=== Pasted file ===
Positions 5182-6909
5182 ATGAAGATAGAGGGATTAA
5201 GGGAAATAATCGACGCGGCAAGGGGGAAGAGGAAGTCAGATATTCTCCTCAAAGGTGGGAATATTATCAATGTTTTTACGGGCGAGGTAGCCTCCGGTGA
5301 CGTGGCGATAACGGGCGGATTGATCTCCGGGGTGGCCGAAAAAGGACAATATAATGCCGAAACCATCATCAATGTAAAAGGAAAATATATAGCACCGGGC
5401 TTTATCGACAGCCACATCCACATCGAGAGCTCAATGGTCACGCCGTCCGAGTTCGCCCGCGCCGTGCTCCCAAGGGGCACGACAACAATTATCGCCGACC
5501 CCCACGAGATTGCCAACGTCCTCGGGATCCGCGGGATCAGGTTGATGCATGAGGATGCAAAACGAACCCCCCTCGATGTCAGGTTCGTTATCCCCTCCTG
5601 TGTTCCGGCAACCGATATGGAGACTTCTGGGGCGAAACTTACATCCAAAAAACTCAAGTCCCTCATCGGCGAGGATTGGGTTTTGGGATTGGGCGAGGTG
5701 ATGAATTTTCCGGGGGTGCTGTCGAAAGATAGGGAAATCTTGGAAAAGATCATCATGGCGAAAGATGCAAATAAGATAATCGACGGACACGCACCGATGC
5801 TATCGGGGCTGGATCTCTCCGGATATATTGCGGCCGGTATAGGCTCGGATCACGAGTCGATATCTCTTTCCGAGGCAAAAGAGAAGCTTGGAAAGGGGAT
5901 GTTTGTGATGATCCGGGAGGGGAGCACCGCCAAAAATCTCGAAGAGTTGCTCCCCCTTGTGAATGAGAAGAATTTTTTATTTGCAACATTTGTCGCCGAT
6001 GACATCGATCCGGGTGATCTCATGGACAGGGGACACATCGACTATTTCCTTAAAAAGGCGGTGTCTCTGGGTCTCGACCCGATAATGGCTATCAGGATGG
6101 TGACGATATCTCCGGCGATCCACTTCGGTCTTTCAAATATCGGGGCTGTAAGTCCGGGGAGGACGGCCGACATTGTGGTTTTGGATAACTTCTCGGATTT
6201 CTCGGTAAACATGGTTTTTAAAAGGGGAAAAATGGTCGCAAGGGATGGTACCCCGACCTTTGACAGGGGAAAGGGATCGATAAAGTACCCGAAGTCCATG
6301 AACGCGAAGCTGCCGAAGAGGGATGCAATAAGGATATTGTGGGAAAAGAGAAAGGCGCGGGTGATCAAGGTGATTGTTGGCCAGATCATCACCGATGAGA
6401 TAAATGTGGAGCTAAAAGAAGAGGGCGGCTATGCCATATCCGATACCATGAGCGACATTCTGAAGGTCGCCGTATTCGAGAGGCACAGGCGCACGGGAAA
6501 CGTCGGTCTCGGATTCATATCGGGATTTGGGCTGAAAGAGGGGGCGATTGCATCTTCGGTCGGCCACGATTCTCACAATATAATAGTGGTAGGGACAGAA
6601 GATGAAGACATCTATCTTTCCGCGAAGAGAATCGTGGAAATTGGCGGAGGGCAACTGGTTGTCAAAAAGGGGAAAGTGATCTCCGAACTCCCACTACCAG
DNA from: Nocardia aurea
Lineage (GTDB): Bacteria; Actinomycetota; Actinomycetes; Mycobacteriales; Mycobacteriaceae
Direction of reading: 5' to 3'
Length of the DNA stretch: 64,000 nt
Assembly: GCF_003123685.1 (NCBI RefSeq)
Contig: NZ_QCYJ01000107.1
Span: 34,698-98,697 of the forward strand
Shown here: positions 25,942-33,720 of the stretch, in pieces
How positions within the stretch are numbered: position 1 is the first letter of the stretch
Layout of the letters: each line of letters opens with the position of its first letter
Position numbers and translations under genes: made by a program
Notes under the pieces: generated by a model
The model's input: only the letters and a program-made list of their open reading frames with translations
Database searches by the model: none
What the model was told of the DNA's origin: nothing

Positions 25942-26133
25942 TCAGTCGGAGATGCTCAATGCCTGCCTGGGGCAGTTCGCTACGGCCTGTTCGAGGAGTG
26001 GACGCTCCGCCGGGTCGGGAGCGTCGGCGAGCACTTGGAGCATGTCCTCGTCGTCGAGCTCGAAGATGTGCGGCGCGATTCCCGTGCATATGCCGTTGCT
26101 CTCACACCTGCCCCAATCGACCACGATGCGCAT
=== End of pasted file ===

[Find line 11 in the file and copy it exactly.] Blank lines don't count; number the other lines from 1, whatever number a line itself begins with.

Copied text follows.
6001 GACATCGATCCGGGTGATCTCATGGACAGGGGACACATCGACTATTTCCTTAAAAAGGCGGTGTCTCTGGGTCTCGACCCGATAATGGCTATCAGGATGG